Hello. It's me. Your oldest child. Your
forgotten child. I should start out by telling you just how sorry
I am- but I need you to hear this. I need you to listen, because
I don't think I can tell you this again. I guess I should start
at the beginning.
In the winter of sixth grade, I began to fall apart. I had been throwing away my anti-depressants since the start of the school year, and it took you a full year to catch me. A full year. But it isn't your fault, I was sneaky. I would pretend to take them, but instead of swallowing them I would spit them back into my cup of water, and they would wash down the drain. Gone.
I stopped eating that year. I lost weight very, very quickly- over 20 pounds in a month. At the lowest and the darkest, I was 73 pounds and exercising constantly. I could see my ribs, and I hated what I had become. I was disgusting. But I had to keep going. You may be wondering what set me off, considering that I was always a chubby kid who never cared about her weight, or calories, or the fat content in her granola bar. That's what did it. I didn't want to be the fat, ugly girl anymore, the accomplice to her thin blonde friend. I wanted to be the one that was idolized, not the dumpy girl standing a little behind her. I craved the attention that my classmates showed my friend Lydia; she was the pretty one, what did I expect?
I weighed myself constantly, and although the doctors commented on my low weight I never gave my secret away. You didn't notice that your only daughter was wasting away, but why would you? Who would want to spend anymore time than absolutly necessary with someone as hideous as me? Eventually, my friends found out. That was awful. But they helped me get better for a bit, until I could eat enough to keep myself alive. I gained a little weight and felt better. But during the summer between sixth and seventh grade, I started slipping again. Without my friends to help me, I couldn't stop. I started cutting and contemplated suicide on a regular basis. Still no one noticed. No one noticed that I refused to take off my jacket all summer, terrifyed that someone would see the scars criss-crossing my arms. A patchwork of healing pinks, fresh red slices, and white ghosts of scars.
I lost more weight. My world was nothing anymore, I had begun using sleeping pills to keep myself in a dream-like state for most of that summer. It was my own little hell. But then, I tried to get better. You found out that I hadn't been taking my pills (it was about time), and I spent more time on the therapist's couch then I'd like to admit. I began taking them again, but they didn't help at all. I started gaining back some of the weight I had lost, and I made friends. But then that doctor's visit. That awful day. Since I had been gaining weight as a result of trying to eat normally, I had put on about forty pounds, leaving me at 120. A normal weight for my relatively tall height (5'5). But still. When you took me to the doctor, everyone flipped out.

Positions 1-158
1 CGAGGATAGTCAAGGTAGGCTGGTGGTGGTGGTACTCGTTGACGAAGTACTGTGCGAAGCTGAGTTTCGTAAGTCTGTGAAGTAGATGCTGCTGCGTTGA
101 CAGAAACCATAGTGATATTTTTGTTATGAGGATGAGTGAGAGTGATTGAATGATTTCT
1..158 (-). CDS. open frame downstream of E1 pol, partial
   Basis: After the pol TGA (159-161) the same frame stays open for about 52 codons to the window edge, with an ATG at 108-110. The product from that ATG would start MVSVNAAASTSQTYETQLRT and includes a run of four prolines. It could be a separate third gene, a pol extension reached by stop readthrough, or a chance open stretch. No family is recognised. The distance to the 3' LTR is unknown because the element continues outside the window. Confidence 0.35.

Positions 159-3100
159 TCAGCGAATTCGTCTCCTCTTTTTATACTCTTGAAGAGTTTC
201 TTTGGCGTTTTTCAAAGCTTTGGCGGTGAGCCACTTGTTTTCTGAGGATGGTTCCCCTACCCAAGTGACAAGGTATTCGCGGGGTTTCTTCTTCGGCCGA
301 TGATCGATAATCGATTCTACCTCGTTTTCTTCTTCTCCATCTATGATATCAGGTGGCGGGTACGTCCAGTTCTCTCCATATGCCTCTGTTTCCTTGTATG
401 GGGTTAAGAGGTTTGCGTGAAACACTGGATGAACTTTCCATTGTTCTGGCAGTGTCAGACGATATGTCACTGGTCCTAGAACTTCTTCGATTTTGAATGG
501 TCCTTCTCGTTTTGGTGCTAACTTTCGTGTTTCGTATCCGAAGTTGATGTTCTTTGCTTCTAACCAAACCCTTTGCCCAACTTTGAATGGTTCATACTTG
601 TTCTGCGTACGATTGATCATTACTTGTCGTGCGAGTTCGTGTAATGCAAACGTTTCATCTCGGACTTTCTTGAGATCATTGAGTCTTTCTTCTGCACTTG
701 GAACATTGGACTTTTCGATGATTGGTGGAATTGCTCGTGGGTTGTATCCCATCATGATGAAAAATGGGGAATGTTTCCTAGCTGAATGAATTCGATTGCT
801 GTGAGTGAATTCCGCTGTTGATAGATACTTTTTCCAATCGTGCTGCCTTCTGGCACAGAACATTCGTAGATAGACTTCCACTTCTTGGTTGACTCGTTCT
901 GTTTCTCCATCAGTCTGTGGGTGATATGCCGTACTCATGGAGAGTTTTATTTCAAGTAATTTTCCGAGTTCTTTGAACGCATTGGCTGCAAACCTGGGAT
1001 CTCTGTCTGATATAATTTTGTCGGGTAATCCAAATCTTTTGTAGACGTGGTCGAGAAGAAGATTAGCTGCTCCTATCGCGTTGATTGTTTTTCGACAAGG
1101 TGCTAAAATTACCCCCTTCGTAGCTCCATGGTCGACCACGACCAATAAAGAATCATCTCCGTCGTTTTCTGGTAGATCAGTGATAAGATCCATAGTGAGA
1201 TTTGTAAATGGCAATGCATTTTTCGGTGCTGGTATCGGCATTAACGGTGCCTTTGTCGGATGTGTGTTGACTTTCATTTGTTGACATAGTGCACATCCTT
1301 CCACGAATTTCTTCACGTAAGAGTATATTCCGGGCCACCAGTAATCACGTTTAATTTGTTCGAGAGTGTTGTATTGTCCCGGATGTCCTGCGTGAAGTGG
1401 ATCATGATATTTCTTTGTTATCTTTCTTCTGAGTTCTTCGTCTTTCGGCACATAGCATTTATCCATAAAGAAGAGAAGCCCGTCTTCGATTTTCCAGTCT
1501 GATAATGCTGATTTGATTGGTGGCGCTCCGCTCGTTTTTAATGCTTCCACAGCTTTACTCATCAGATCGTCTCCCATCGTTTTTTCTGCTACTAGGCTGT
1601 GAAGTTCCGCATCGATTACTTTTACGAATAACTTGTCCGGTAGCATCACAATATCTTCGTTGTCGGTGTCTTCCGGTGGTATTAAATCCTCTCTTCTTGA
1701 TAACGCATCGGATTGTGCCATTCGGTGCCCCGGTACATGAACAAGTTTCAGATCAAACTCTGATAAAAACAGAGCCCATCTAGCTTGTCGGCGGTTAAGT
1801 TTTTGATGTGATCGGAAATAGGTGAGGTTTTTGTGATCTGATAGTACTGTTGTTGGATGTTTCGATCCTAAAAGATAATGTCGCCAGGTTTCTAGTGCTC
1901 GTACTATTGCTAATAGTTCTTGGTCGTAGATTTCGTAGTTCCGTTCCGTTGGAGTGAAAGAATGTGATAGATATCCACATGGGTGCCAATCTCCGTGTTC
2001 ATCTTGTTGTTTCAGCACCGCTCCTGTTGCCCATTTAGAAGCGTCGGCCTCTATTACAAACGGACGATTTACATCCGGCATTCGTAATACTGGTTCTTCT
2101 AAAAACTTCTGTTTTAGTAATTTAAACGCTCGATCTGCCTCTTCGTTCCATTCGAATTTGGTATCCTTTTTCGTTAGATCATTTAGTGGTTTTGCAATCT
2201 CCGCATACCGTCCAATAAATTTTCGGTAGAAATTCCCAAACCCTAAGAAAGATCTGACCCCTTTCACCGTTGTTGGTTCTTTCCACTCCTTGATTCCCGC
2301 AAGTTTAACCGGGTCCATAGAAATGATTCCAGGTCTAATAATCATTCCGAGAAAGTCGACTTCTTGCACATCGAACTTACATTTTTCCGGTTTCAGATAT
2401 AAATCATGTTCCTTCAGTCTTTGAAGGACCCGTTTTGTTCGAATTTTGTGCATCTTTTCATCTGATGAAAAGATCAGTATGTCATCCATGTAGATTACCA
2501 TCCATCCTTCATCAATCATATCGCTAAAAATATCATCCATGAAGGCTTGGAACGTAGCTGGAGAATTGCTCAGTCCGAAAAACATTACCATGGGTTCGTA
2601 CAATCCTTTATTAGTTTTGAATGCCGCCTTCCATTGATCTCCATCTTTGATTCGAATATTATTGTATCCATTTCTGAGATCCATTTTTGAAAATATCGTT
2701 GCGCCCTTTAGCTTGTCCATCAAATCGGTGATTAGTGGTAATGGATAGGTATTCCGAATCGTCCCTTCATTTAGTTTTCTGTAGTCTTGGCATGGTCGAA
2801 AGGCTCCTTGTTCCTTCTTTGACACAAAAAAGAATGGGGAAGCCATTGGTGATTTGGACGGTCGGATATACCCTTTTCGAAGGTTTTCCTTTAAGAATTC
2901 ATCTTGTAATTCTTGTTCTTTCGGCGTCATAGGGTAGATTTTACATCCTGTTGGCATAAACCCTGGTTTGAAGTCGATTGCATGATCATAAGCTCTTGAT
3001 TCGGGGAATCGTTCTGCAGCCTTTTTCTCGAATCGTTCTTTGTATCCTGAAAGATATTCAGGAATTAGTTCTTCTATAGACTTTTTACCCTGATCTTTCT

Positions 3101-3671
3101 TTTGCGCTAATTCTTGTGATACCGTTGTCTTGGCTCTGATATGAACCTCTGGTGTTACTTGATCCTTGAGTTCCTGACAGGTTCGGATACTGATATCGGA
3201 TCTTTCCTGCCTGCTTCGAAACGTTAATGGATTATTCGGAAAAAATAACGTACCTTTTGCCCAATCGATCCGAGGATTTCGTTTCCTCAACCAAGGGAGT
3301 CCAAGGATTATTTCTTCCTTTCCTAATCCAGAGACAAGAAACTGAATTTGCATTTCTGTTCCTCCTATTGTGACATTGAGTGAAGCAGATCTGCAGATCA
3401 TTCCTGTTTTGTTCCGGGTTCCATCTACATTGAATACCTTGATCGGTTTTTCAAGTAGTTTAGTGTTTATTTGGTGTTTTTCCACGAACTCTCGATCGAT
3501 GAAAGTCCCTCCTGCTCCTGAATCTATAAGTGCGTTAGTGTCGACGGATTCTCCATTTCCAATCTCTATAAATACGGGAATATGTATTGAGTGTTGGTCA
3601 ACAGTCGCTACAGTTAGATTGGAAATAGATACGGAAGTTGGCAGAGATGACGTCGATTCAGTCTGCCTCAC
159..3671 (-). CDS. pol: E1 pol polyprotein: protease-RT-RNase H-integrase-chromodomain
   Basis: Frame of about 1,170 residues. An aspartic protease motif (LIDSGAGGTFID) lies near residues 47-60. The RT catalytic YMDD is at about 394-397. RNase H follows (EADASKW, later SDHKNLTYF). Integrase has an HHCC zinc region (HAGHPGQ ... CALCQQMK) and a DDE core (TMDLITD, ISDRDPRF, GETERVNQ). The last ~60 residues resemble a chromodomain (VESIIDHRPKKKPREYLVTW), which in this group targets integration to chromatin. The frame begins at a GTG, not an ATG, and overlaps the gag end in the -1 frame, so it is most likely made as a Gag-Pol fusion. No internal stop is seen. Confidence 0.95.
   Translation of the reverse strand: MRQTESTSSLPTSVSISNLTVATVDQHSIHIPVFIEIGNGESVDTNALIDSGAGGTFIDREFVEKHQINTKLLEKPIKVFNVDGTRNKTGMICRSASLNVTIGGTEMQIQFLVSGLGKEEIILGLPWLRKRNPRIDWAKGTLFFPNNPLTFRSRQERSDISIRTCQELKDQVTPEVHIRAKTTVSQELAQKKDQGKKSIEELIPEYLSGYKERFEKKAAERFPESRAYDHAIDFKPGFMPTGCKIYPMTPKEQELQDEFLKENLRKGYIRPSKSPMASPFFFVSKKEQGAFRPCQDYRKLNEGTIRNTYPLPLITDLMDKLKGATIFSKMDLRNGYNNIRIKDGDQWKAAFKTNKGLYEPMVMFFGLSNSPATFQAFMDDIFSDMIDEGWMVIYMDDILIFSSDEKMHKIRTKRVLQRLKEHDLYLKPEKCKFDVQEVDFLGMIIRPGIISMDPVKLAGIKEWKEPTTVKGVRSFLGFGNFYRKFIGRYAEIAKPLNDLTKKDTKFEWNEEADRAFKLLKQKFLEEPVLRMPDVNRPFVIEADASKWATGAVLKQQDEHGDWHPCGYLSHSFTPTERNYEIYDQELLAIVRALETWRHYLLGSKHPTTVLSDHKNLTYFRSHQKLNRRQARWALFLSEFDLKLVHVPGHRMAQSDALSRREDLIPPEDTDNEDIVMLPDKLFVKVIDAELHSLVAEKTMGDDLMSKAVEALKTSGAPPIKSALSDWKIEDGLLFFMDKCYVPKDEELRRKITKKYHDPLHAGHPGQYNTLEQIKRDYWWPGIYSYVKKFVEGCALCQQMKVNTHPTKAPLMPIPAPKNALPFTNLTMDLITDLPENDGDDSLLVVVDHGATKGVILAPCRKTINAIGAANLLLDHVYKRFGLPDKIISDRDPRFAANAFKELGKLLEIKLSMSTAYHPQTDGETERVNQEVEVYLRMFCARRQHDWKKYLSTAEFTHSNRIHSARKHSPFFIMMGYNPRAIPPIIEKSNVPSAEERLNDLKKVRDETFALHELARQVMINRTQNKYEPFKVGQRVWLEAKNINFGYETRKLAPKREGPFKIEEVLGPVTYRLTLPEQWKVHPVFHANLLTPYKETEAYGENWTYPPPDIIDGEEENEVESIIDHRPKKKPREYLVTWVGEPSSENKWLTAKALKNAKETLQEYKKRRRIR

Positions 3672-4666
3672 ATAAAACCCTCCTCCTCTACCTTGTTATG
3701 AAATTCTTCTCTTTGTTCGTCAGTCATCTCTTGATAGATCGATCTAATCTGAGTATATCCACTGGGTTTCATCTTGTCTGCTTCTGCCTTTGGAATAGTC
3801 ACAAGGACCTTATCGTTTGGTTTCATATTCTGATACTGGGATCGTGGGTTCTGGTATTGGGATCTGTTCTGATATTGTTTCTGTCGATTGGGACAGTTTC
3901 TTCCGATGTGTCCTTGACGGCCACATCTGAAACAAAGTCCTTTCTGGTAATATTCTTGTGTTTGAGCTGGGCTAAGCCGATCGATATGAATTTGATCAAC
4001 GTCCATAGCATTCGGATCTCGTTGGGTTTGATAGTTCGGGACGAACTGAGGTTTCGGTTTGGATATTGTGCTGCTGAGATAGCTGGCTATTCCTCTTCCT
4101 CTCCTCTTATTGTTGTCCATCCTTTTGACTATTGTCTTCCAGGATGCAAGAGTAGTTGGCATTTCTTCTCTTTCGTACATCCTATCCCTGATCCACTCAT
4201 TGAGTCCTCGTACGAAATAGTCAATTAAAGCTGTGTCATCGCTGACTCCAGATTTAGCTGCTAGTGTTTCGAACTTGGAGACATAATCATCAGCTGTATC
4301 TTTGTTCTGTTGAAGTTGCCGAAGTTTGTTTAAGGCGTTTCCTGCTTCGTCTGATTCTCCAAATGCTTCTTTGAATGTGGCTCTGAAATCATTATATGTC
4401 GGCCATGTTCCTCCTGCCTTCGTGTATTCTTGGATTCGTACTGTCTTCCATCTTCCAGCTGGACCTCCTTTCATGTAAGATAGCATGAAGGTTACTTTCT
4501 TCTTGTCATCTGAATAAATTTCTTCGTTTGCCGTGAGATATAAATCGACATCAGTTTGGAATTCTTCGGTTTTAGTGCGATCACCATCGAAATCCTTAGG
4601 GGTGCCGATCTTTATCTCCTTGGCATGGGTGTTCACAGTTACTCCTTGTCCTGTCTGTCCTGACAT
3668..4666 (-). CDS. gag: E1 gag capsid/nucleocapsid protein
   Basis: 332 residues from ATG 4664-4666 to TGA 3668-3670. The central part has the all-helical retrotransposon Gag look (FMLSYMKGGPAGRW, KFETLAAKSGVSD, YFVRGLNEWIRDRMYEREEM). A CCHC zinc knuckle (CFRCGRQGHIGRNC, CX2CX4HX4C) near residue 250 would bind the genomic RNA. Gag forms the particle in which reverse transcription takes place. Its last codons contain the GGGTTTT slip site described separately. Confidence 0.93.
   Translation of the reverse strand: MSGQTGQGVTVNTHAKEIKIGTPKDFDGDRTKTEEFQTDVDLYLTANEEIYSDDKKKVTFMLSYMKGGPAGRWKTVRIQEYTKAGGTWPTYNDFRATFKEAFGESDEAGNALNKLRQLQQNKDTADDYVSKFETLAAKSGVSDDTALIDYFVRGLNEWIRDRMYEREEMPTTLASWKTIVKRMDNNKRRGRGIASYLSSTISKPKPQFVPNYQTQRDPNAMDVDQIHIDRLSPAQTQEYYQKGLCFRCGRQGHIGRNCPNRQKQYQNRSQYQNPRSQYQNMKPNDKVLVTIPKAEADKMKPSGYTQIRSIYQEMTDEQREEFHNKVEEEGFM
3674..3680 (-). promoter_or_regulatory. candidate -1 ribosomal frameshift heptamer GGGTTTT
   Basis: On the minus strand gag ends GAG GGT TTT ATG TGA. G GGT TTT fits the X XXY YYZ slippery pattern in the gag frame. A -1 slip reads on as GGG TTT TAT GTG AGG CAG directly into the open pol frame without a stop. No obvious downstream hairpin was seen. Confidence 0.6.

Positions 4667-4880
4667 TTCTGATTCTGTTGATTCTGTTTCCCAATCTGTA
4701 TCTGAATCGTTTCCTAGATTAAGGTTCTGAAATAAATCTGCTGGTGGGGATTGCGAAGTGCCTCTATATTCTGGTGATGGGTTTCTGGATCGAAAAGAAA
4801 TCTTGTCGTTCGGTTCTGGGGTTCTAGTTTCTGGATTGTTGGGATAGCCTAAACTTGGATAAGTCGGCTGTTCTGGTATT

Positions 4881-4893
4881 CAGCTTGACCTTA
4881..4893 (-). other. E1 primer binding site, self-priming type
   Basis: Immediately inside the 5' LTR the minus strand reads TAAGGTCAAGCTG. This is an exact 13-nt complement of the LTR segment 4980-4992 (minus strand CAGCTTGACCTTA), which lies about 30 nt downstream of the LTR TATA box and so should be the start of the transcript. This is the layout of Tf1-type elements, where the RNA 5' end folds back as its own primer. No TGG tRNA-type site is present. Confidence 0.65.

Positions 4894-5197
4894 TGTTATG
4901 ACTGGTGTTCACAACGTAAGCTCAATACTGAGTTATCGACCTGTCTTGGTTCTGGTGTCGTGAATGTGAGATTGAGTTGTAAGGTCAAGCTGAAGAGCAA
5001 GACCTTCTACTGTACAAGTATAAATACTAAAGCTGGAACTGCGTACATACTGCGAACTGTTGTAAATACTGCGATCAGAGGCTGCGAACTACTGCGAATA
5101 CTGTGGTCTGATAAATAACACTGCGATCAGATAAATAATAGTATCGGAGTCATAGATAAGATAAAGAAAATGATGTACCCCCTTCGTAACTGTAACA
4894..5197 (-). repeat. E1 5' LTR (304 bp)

I was put on a diet. Do you know how much that hurt me? Do you know the soul crushing pain I felt at my own mother basically calling me out for gaining weight? I felt awful. I attempted suicide a week into my new 'diet'. Needless to say it didn't work. The pills I took did nothing except give me a horrid headache. I began cutting again. It was like opening up a pressure valve to all the pain I felt on the inside. I wasn't good enough.
So naturally, I turned back to my old eating habits. But this time it was harder to get back into the rythem of starving that I was used to. Seventh grade ended, and it had been a horrible year. Kids at school bullied me, and I was the victim of sexual assault on more than one occasion, from more than one person. I told you, but you did nothing. Passed it off as me being dramatic. Why did you do that? It took me so long to be able to starve again, my body was so used to the healthy foods that I had been feeding it recently that it rejected the mere suggestion of restricting and starving. But I did it. So far this month, I have eaten a total of 500 calories. In the entire month. I was finally in control again. I was still fat and hideous, and you were still pushing my 'diet', but I was in control. I was happy. But I was still hurting. At least once a week I seriously consider suicide, but on those nights I call the suicide hotline before I can go through with it. You still haven't noticed the cuts on my arms and legs, the words carved into my stomach. Maybe someday I will be able to tell you this. Maybe.
Your daughter in pain